Saturday, 28 July 2007

Cheaper quants?

This article says that IBs are increasingly hiring cheaper quants and setting up their quant teams in regions like Eastern Europe and India. Well, from both an economic and a business perspective, it seems like the right thing to do. IT and quant talent are in high demand, and they're looking for people who can do the doesn't necessarily mean you must be educated in top UK or US schools, where graduates have a high remuneration expectation. If you're hiring large numbers, especially fresh graduates, you can't really tell who's going to be the next Black or Derman, can you? Besides, by setting teams in these regions, they can be seen as expanding their investor base.

Quant is a sexy term, but it doesn't mean you create a model, implement it and the firm makes tons of money. Especially in an analyst role, you're involved in, typically, a small portion of model-building, perhaps working on a certain aspect of the model library. The stuff you learn in school are mostly textbook-based, and if you think you've managed to write VBA codes for all the pricing formulae in Hull, hopefully you are not too naive to think you'll be a successful quant.

For e.g., if you're pricing an exotic credit derivative, how do you model changing business cycles and credit levels? You make assumptions, a host of assumptions ranging from model-specific to macroeconomic ones. And with a short history to calibrate your model, your outputs and forecasts are, at best, wrong. I'm trying to say models are what they are, models. Being able to read the market is crucial, and how you make money is by coming up with the correct strategies, leveraging on your perception of future market movements.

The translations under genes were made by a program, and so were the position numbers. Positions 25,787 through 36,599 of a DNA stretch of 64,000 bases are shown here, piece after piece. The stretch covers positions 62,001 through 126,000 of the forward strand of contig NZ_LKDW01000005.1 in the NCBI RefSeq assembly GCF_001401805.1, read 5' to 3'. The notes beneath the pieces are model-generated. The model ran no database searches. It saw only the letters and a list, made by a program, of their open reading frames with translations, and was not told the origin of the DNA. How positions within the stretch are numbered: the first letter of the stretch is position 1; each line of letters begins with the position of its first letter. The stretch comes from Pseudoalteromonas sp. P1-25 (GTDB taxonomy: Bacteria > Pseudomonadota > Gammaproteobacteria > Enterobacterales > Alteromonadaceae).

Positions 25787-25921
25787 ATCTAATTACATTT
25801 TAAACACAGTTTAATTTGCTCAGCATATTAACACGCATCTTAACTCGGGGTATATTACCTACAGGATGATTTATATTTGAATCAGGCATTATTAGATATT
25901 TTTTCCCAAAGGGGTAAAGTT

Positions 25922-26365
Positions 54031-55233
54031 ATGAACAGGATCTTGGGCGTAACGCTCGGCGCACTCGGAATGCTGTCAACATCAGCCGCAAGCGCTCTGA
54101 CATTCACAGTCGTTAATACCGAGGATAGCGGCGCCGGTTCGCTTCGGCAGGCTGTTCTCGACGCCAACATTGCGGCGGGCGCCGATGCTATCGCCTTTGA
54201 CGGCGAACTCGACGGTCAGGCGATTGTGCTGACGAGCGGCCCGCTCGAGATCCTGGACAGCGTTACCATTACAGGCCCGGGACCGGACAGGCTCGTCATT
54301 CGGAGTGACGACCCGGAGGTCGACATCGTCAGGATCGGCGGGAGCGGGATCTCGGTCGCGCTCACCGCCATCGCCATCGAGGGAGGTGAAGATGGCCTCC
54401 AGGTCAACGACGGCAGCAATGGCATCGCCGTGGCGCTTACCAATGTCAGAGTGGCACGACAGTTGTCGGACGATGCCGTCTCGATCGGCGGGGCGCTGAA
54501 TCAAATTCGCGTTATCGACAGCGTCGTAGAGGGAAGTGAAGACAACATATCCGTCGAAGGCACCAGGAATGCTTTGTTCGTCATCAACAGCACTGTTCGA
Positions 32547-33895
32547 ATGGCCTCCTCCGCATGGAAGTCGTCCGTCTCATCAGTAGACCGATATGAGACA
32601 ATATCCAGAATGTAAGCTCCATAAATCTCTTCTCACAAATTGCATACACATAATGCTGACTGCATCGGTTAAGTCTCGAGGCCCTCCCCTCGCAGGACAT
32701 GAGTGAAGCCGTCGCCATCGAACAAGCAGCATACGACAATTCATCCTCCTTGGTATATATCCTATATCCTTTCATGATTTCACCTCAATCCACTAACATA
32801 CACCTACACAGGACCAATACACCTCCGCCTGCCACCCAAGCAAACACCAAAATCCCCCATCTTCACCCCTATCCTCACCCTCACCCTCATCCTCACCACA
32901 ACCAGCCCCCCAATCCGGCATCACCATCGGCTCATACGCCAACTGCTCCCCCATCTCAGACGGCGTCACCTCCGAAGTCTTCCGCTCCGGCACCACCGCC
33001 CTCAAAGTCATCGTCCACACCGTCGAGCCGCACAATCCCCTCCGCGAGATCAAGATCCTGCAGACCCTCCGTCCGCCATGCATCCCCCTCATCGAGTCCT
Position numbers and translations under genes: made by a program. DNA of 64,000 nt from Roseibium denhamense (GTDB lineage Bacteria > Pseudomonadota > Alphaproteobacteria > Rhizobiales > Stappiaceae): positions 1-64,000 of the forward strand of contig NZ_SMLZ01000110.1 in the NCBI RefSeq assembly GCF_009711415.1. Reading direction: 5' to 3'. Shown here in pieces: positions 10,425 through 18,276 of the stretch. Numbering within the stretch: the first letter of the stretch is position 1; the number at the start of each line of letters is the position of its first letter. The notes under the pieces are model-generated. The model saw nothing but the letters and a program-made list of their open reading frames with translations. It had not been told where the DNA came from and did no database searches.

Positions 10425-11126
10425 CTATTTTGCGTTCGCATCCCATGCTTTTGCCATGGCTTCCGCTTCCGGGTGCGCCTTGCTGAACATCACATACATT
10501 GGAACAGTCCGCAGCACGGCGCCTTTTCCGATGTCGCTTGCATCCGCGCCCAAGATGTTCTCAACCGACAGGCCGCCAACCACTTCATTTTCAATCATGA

I urge you to think about the finance intuition, the model assumptions and drawbacks, possible extensions and how your users, whether traders or external clients will use them, etc. Being a quant can very quickly become non-sexy, when you deal with the nitty-gritty stuff and spend weeks or months trying to decipher someone else's codes, when they have left for a higher position in another IB or a hedge fund.

Don't be afraid to voice out your ideas, but do plenty of research - while they will tell you that there are no stupid questions, opinions, etc...I'm sure you have on more than one occassion say to yourself...that's such a stupid question, what an idiot!

Friday, 27 July 2007

Week 5

It's week 5 already. Started a new project at another desk this week. Not what I expected, but it's still a rather demanding project, and I might have to learn a new programming language. Delphi, not VB or C++. Not sure if Delphi is a popular choice in the financial industry.

Day passes really quickly and I feel I haven't done much. Although we've been told that we're not directly competing against one another, we somehow feel that not all desks will have vacancies. We just had our mid-internship reviews and I think everyone did well. At least from the feedback we got.

The trading floor is simply amazing, wish I could spend some time with the traders, but everyone is incredibly busy. No chance of catching anyone, and you don't want to come across as being annoying, especially with the markets going down amid the credit and subprime woes.